Open-Source, Linux Support For Corsair Link Devices Slowly Materializing
Written by Michael Larabel in Hardware on 23 October 2014 at 02:22 AM EDT. 3 Comments
HARDWARE --
Corsair Link comes down to a proprietary protocol for allowing Corsair products within the "Link" ecosystem to allow for a centralized, easy-to-use control panel for fans, water coolers, and more. Corsair doesn't provide any Linux support for Corsair Link, but open-source developers are filling in the gaps.

Corsair Link is a 2014 technology described by the memory/PSU/case company as "it had a very rocky start, but continued and continuing development has turned it into an extremely useful combination of hardware and software. It allows you to connect several products within our ecosystem to a software-based control panel, but there's so much more to it than that." Corsair Link, for example, allows controlling fan speeds, RGB LEDs on their water cooling blocks, monitoring fan speeds / temperatures, making various PSU adjustments, support various lighting/cooling modes, and boasts other features. However, this is only officially supported by Corsair's Windows customers.

Phoronix reader Henrique Lechner wrote into Phoronix this week to share that open-source fans have been trying to provide some level of Linux support for those having Corsair products supporting this USB-based Link protocol.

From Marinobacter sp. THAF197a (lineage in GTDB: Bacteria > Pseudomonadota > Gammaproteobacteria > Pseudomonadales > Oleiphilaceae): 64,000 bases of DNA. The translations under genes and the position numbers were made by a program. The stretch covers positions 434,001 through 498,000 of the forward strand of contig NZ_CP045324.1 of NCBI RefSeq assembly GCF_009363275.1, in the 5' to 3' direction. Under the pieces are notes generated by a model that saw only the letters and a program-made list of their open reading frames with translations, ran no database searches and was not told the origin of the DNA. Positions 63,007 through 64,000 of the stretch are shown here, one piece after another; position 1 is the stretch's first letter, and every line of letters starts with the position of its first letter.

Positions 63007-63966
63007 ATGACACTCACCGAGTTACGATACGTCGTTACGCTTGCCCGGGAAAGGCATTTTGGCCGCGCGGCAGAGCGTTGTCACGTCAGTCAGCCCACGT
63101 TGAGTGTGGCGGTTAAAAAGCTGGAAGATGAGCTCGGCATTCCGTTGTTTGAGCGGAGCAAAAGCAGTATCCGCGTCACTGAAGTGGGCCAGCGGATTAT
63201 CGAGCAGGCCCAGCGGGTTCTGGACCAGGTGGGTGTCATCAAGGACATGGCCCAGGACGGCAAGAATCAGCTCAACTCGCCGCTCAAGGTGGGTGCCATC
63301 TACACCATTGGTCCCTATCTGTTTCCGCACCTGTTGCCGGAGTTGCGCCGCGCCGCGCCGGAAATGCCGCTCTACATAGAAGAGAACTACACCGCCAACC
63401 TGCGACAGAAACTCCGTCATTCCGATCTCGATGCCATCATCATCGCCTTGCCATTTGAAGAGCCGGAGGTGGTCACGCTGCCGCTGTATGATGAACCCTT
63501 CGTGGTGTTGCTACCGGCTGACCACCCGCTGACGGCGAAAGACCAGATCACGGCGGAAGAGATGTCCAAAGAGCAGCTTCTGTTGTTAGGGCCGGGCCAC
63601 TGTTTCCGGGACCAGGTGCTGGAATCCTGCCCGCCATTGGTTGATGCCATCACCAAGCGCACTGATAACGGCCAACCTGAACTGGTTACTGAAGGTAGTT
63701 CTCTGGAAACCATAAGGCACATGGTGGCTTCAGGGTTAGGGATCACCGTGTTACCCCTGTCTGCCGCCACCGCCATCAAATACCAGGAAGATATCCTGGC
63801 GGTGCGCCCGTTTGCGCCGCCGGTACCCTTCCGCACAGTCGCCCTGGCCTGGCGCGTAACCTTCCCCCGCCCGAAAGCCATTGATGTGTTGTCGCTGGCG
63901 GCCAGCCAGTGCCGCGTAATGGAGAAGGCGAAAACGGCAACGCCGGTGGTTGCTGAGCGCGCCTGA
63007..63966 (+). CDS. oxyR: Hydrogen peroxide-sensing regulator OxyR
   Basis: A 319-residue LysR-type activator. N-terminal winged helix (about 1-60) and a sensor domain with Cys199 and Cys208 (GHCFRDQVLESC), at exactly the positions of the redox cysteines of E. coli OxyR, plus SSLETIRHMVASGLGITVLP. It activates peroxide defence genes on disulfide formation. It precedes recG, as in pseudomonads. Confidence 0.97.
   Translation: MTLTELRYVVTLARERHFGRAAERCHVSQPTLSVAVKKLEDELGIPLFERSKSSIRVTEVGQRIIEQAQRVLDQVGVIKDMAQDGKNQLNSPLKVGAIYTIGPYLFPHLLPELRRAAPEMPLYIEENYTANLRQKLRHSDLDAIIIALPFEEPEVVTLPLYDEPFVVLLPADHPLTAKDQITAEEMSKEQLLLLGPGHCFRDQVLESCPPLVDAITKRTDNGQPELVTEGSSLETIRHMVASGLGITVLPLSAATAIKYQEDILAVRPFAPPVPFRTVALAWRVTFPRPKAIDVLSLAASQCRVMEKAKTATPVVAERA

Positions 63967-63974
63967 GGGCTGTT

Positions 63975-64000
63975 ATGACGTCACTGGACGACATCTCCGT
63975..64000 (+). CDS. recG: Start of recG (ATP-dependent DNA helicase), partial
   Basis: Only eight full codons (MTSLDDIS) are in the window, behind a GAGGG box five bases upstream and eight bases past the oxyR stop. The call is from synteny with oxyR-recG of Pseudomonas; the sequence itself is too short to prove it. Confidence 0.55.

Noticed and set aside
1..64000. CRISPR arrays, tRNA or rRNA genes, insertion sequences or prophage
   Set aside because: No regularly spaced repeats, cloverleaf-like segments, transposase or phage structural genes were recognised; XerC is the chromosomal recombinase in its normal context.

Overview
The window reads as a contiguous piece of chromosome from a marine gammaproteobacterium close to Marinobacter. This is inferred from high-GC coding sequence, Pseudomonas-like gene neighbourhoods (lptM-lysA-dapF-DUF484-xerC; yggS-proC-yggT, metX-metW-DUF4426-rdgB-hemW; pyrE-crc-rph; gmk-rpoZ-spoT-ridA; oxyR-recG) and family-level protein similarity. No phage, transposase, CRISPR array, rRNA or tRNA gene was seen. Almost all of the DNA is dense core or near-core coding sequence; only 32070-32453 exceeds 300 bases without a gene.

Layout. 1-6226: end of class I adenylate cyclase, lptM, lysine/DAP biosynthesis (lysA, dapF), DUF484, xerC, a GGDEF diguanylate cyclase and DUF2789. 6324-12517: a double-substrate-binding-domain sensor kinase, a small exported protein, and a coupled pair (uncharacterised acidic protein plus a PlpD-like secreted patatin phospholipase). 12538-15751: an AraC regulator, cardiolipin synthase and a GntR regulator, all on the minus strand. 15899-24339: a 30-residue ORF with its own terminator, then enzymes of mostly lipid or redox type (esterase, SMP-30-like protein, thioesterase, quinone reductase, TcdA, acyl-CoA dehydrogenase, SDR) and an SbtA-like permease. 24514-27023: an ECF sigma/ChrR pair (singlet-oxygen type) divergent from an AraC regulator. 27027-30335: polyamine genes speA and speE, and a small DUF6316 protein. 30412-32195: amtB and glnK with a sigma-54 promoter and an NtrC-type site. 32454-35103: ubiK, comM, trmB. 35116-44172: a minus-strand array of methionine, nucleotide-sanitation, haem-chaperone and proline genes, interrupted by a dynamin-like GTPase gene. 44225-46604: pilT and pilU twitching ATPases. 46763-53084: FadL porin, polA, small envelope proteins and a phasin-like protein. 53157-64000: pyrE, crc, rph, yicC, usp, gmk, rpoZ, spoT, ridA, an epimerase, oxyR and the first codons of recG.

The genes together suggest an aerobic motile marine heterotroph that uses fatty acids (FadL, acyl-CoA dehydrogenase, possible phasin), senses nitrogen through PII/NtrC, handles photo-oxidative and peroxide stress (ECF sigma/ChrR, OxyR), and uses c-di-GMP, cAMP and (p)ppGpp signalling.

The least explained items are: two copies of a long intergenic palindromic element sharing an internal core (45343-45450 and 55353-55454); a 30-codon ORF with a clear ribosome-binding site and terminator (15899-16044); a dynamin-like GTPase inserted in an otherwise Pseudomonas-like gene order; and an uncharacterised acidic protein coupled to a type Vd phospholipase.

CorsairLinkPlusPlus is one of the projects working on open-source Corsair Link support with a basic driver, a simple command-line interface, a web service and rest API for viewing the Link data via a web interface, etc.

OpenCorsairLink is another project just trying to provide Corsair Link support to OS X and Linux users. So far the support there appears limited to the Corsair H100i Water Cooler.

Lastly, within the Corsair Forums is information about the reverse-engineered Link USB protocol. The developer doing that work is hoping to write a Linux kernel driver for Corsair Link.


Corsair Survivor GT testing at Phoronix many years ago... Well before Corsair Link devices.

While several years back there's been many Corsair reviews on Phoronix under Linux going back a decade, I haven't heard much from their media/PR folks in recent years, but hopefully we'll be able to provide some new Corsair product reviews on Phoronix in the near future to see how they are working and performing under Linux.
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Michael Larabel is the principal author of Phoronix.com and founded the site in 2004 with a focus on enriching the Linux hardware experience. Michael has written more than 20,000 articles covering the state of Linux hardware support, Linux performance, graphics drivers, and other topics. Michael is also the lead developer of the Phoronix Test Suite, Phoromatic, and OpenBenchmarking.org automated benchmarking software. He can be followed via Twitter or contacted via MichaelLarabel.com.

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